secure writing in English. Perhaps that’s why I’ve made so many genre films in America. I
have writing credits on none of my films there. I can respond to American culture, I can add to
it, I can criticize and be ironic. And I have. But I cannot really think in that culture. So I need a
writer to give me a solid blueprint. And then I am enough of an architect to play with that and
add minor scenes. On Dutch productions I understand the characters better. Especially after
the political developments of recent years I have a hard time understanding Americans. Not
so much the people in Hollywood, but mostly those of the Midwest. Eventually I will return to
Holland. I haven’t become such a fan of America that I want to spend the rest of my days
Apart from the script, were there other reasons why you were glad to be working in
Holland again?
The best thing was to be able to work with the biggest acting talent, Carice van Houten, Thom
Hoffman, Halina Reijn, Peter Blok and let’s not forget the Germans, Sebastian Koch,
Christian Berkel, Waldemar Kobus. These are actors of the highest quality. In America I had
almost no access to that category. I would have loved to make a film with Nicole Kidman or
Tom Cruise, but it’s almost impossible. The only way is a special project that’s tailored to the
star. So in my American productions I have never been able to retain a fixed group of actors.
The way in which in Holland I worked several times with Rutger Hauer, Monique van der Ven,
Renée Soutendijk, and now again with Dolf de Vries and Derek de Lint.
How did you choose the leads?
Carice and Halina are both wonderfully talented and dedicated professionals. They are very
gifted and have great intuition, which you need to really get under the skin of someone who
lived 50 years ago. They’re also very attractive, charismatic and have strong personalities.
Because Carice is more introverted Rachel’s part was better for her. Halina’s extravertedness was better suited to Ronnie. She’s a get up and go girl. And Carice and Halina are a
great combination. We auditioned over thirty actresses for these parts, selected by casting
directors Hans Kemna and Job Gosschalk, but they were head and shoulders above the
others. After fifteen minutes I knew. And to think I presented a Golden Calf to Carice for
And why Thom Hoffman?
I knew Thom from De Vierde Man (The Fourth Man). But I didn’t specify I wanted to work with
him. Like so many other actors he was proposed by Hans and Job. We chose him because
there is a sense of danger about him that fits the part, but mostly because of the chemistry
between him and Carice. There were other actors that I thought were right for the part, but
none of them had the necessary sexual chemistry with Carice. Thom and Carice did a scene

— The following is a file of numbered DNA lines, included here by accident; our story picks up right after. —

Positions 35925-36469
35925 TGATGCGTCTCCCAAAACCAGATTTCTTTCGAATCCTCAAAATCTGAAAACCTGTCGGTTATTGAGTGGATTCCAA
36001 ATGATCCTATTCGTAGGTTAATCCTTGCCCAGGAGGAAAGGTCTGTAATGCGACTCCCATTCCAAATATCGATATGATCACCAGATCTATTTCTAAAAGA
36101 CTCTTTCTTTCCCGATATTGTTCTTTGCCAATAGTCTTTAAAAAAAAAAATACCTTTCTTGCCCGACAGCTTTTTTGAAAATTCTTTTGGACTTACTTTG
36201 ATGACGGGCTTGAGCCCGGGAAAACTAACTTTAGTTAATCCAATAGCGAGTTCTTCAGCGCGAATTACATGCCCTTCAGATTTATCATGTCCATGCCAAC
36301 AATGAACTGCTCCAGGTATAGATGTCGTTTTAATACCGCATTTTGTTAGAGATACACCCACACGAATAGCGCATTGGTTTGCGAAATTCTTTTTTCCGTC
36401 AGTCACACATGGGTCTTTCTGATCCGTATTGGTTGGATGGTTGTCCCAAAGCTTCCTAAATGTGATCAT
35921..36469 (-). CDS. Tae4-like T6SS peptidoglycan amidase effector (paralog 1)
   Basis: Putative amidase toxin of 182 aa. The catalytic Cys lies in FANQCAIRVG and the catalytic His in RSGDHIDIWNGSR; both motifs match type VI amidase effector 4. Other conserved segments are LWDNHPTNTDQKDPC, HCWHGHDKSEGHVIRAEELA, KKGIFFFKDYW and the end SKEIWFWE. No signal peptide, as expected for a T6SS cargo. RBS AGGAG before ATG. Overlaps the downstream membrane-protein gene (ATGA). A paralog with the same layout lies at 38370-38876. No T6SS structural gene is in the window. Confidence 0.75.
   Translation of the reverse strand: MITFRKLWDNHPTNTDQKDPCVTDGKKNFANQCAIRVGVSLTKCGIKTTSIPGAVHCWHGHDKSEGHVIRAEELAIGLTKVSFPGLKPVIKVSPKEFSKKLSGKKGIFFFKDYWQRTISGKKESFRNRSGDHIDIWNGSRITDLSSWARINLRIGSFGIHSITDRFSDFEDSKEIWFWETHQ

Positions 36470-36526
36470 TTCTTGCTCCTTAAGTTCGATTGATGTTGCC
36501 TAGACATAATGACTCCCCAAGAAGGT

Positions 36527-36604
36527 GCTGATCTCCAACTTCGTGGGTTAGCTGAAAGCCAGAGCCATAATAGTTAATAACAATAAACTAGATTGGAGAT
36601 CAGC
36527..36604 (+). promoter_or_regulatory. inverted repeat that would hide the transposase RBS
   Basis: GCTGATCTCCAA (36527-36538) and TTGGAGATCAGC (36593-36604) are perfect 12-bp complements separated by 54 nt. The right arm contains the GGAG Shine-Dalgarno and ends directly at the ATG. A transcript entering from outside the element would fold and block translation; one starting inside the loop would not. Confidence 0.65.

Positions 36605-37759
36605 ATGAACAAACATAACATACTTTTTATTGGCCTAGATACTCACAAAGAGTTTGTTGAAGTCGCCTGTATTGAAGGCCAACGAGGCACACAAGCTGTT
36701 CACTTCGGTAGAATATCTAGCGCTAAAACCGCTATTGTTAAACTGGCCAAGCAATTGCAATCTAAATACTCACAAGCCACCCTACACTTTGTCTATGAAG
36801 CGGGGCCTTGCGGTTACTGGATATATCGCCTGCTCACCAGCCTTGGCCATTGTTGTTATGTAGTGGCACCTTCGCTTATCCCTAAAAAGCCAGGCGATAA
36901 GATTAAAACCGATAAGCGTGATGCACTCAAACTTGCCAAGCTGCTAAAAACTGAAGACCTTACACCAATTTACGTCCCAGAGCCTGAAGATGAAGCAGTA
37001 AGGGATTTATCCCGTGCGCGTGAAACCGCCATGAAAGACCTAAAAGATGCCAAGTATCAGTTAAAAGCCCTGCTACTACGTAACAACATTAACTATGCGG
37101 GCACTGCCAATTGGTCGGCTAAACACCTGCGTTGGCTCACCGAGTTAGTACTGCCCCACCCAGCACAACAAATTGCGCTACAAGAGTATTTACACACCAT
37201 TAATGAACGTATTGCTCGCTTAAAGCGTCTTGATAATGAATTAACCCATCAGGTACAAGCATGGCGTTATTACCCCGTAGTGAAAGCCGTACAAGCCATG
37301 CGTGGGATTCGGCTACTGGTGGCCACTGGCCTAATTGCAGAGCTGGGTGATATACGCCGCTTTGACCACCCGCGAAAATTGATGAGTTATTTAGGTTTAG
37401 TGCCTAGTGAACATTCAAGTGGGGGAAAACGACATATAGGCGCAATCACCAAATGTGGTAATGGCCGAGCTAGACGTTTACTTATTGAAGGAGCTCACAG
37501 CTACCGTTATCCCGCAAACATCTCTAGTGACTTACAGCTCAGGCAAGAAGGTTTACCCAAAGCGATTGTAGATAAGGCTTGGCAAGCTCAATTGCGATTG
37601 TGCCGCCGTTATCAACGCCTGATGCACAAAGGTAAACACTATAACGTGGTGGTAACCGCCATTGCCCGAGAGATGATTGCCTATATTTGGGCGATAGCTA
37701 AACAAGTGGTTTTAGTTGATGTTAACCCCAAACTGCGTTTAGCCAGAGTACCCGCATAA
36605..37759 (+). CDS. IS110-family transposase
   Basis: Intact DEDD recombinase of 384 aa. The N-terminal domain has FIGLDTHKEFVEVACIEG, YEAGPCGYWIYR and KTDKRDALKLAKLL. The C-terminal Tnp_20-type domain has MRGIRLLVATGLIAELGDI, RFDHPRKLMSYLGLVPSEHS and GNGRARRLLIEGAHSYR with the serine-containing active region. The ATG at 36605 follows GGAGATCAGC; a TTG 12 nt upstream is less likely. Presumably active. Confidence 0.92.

when they’re very close to each other on the train, and you felt the tension immediately.
Your earlier films in Holland were produced by either Rob Houwer or Joop van den
Ende. Why this time San Fu Maltha?
Initially Rob was to produce the film. But we had disagreements about contracts, not for the
first time either, and Rob pulled out. Rob and I have had plenty of disagreements over the
years, but it has never affected our friendship. We have dinner together now as the best of
friends. I then sent the script to Joop, but he never responded. I came to San Fu through Jos
van der Linden, an old friend that Gerard and I have always stayed in touch with. Jos was
executive producer on for instance Spetters. San Fu felt right immediately. Because of his
collaboration with Jos, because he’s increasingly putting himself on the map as a producer,
and because he’s got this international air about him. He’s got lots of contacts abroad, and
that was important for this film. After all, Black Book is a big international production. And I my
intuition didn’t lie, because San Fu has made some excellent financial deals. By finding coproducers in Germany, Britain and Belgium, but also negotiating distribution deals in many
Any disadvantages about working in Holland again?
Well, I wouldn’t call it a disadvantage, but in a Dutch context Black Book is an enormously big
and complex production. There is not much experience in Holland with that kind of scale of
production, and that can be difficult.
You didn’t consider hiring experienced Americans?
No, I wanted Dutch people to gain experience so the film would also have social value. When
Joris Ivens made a film in China, he would get a local crew, “so they take something away
from it too. I’m only here for six months, but they’ll learn a thing or two while I’m here.” I
thought that was a nice gesture, and I’ve always remembered it. Now I have the chance, I
wanted to do something similar. In 1995 two special stamps were issued to celebrate the
Year of the Film: one featured a scene from Turks Fruit (Turkish Delight) the other a portrait
of Joris Ivens. And now I’m following in his footsteps. Gerard and I have had a number of
heated arguments about Ivens. Gerard hates him for his communist sympathies and his
falsified images but I’m a big fan. Ivens has made some wonderful films.